Farewell, Edith … and Tony Soprano, Mrs. Krabappel and the Quintessential Mouseketeer
January 23, 2014
We followed the life of sweetly, naïve Edith Bunker for nine years and 200-some episodes of television’s All in the Family and Archie Bunker’s Place, coming to love her and, by extension, the actress who portrayed her, Jean Stapleton.
When the character died in 1980, there was a tug. When Stapleton, herself, died last May, the loss was almost personal. So it is with performers in whom we’ve invested both time and emotion.
Ten film and TV passings I felt most profoundly in 2013:
James Gandolfini. RIP, Tony Soprano. (Died June 19 at age 51.)
Stapleton. Did you know that, post-Edith, she turned down the role that eventually went to Angela Lansbury in Murder She Wrote? (Died May 31 at age 90.)
Jonathan Winters. Supreme funnyman, just as great in a more serious role as pool sharp Fats Brown in The Twilight Zone. (Died April 11 at age 87.)
Annette Funicello. I never got into the beach-blanket movies, but was a Mickey Mouse Club regular. Farewell to the most famous Mouseketeer. (Died April 8 at age 70.)
Elmore Leonard. You didn’t see him on the screen, but he filled it. Wrote and produced Jackie Brown. His short story, Three-Ten to Yuma, was successfully adapted to the screen twice – twice! (Died Aug. 20 at age 87.)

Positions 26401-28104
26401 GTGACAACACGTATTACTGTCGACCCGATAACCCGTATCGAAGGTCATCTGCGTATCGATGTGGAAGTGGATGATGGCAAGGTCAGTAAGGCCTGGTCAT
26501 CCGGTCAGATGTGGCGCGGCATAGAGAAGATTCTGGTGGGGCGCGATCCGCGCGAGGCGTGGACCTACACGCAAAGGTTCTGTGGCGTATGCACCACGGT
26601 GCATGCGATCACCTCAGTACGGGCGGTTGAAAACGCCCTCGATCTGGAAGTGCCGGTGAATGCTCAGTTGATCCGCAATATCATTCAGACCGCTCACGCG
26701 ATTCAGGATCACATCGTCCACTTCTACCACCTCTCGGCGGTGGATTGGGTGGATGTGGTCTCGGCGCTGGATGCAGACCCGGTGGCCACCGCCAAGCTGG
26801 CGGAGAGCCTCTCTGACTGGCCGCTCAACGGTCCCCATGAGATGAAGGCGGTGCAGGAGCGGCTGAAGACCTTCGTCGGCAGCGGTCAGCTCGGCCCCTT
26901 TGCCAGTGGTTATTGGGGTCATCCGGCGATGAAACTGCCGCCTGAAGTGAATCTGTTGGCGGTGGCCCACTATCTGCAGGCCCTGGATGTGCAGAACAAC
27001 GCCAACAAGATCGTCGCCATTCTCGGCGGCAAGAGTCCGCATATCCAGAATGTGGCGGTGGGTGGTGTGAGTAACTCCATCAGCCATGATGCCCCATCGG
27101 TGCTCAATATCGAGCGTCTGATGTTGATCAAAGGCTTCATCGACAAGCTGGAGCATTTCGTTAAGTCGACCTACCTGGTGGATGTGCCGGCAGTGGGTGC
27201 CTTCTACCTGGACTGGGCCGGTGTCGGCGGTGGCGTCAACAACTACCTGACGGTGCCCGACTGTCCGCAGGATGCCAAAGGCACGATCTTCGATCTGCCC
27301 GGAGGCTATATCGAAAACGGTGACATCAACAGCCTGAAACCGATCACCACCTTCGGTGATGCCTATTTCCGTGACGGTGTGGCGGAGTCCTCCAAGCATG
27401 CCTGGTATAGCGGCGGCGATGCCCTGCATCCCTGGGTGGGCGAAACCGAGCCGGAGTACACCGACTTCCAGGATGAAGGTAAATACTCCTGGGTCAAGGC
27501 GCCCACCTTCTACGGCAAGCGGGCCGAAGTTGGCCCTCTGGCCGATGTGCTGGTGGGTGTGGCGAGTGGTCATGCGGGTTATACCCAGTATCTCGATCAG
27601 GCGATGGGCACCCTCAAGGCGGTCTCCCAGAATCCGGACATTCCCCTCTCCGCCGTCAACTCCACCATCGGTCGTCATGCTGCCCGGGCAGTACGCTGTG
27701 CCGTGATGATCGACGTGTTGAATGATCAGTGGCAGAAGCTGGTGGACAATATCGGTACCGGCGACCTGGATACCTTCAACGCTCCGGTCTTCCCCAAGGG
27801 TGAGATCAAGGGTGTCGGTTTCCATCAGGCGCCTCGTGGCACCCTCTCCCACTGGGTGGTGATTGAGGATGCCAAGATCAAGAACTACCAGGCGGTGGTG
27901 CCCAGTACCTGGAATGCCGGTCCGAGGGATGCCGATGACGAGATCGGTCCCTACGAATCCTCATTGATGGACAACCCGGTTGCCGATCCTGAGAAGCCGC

Harry Lewis. Key Largo is a personal favorite. Lewis was one of the hoods, led by Edward G. Robinson, who sparred with Bogie. (Died June 9 at age 93.)
Joan Fontaine. Prototypical Hitchcock leading lady, she earned an Academy Award for her performance in Suspicion. Fontaine and sister Olivia de Havilland, with whom she famously feueded, are the only sibling Oscar winners. (Died Dec. 15, the day after O’Toole, at age 96.)
Julie Harris. James Dean’s conflicted love in East of Eden. (Died Aug. 24 at age 87.)
Marcia Wallace. Loved her as the receptionist in The Bob Newhart Show. Loved her again as the voice of Edna Krabappel in The Simpsons. (Died Oct. 25 at age 70.)
Excelsior Springs Branch